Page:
The MiG-25 conjures up, at least for me, huge engines and wicked speed. I remember when the Russian pilot defected to Japan in one. It was impressive looking. That was at a time when the Russian military was very secretive. I’ve always had a love of the bad guys, and in my early military days there was none badder than the MiG-25.
This paperbound book contains 122 pages of information that is easy to read. Once I sat down with the book, I did not want to put it down. There are close to 50 black and white photos, some show unique markings. This book is unique in its ability to follow the combat career of this fighter type. Starting in the first chapter we are taken through the development of the aircraft.
This is followed up by the defection in 1976 by Viktor Belenko. As a fighter an unknown entity with perceived capabilities. However, it was not very good as a fighter which wasn’t found out until the West had an operational aircraft to look over in Japan. His ability to penetrate Japanese airspace was eye opening to the West and its allies. The airplane and the secret manuals he carried were nothing short of phenomenal. And helped to dispel some of the mystery surrounding the aircraft.
The MiG-25 was designed to fly fast and high to intercept the new B-1 Bomber. It was intended to intercept American bombers over Russian airspace. The MiG-25’s very existence led to the development of the F-15 and F-16 fighters in the West to counter the threat. One thing the MiG-25 can never be accused of was being slow. The HUGE engines propelled it through Mach 3. This made it perfect for the photo recon role, as well as, the fighter interceptor role it was designed for.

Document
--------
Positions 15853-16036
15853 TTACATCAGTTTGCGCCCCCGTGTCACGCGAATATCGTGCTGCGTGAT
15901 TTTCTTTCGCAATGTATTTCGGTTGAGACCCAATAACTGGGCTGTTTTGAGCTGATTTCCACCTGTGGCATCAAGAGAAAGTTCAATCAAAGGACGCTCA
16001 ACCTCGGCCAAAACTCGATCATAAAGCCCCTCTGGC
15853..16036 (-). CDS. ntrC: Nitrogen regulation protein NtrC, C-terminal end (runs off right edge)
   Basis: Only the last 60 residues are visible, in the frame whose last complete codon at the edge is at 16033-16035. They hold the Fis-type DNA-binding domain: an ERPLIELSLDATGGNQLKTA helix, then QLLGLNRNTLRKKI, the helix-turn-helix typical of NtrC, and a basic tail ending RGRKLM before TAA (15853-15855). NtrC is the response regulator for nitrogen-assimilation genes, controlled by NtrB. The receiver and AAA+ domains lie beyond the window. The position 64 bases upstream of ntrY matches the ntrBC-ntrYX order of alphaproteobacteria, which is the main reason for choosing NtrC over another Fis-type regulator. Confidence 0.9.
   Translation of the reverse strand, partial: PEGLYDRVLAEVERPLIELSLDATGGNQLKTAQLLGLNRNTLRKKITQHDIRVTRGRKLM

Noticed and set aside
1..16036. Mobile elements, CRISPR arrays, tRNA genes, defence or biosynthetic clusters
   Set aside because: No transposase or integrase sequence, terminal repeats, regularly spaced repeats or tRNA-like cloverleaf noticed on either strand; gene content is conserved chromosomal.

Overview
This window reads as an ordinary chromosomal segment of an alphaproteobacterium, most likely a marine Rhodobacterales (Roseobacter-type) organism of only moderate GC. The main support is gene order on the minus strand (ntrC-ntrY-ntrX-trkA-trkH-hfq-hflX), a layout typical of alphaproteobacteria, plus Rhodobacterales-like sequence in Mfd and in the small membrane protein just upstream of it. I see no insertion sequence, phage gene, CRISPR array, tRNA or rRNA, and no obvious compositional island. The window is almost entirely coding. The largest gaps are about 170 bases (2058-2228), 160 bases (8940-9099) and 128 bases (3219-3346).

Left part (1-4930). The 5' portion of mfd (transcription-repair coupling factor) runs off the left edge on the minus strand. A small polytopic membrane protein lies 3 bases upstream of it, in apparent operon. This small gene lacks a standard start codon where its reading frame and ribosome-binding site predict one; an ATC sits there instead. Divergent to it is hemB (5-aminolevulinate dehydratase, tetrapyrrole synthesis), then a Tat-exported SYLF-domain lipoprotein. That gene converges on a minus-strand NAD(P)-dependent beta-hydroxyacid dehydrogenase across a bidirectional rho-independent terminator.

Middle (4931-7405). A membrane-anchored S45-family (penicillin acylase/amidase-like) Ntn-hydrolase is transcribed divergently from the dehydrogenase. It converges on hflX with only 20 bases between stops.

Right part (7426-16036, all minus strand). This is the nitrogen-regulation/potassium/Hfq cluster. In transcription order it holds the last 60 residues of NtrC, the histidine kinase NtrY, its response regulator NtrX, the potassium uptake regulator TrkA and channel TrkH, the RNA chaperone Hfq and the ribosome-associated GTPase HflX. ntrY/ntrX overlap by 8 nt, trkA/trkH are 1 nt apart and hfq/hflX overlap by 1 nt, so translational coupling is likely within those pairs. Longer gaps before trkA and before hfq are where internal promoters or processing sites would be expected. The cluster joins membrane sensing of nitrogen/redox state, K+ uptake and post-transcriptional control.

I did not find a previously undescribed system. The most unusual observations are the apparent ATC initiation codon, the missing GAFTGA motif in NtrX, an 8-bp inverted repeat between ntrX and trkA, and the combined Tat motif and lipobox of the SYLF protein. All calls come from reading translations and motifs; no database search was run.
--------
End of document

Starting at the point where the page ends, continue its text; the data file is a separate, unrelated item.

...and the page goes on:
The MiG-25 had a great combat career in the Mideast. It confounded Israeli air defense network with its speed. As a photo recon bird it was unparalleled. But it just wasn’t against Israel. The Israeli war with Syria, allowed the MiGs to fight and photograph. The results were to prove less than ideal. The Israelis had obtained the F-15 to counter the threat posed by the MiG-25. As a result, Syrian MiG-25s were shot down.
Libya also used the MiG-25 against the Americans who were enforcing the No Fly Zone. While there were no shootdowns there were some ‘engagements’.
The next chapter deals with the MiG-25 being utilized during the Iran/Iraq War. In the Iran/Iraq War the MiG-25 again proved itself as a capable photo recon bird and fighter. It did however come up against the newer American made F-14 Tomcat. While there was a MiG-25 ace in the war, he was subsequently shot down by one of the F-14s. The use of the Phoenix missiles was very effective against the MiG-25. Some of the engagements are described.
Then there is the Iraqi use in Desert Storm where the MiG-25 claimed its only American air to air victory and F/A-18 flown by Scott Speicher. The F-15s and F-16s took their toll on the MiG-25s. The rest of the war had the MiG-25s literally buried in the sand. After Desert Storm there were other engagements during the enforcement of the no fly zones. These are covered in good detail.
Afghanistan and India also used the MiG-25. And with that the book ends.
I thoroughly enjoyed reading about this amazing aircraft. If you have the Kitty Hawk or ICM kits this is good inspiration. You will not find detail photos but the photos provided, although in black and white and occasionally grainy, are very helpful in getting the markings correct. I look forward to reading more by this author as his style of writing is easy to read and entertaining.
Thanks to Mike Guardia and IPMS/USA for the review copy. You can obtain yours on www.amazon.com .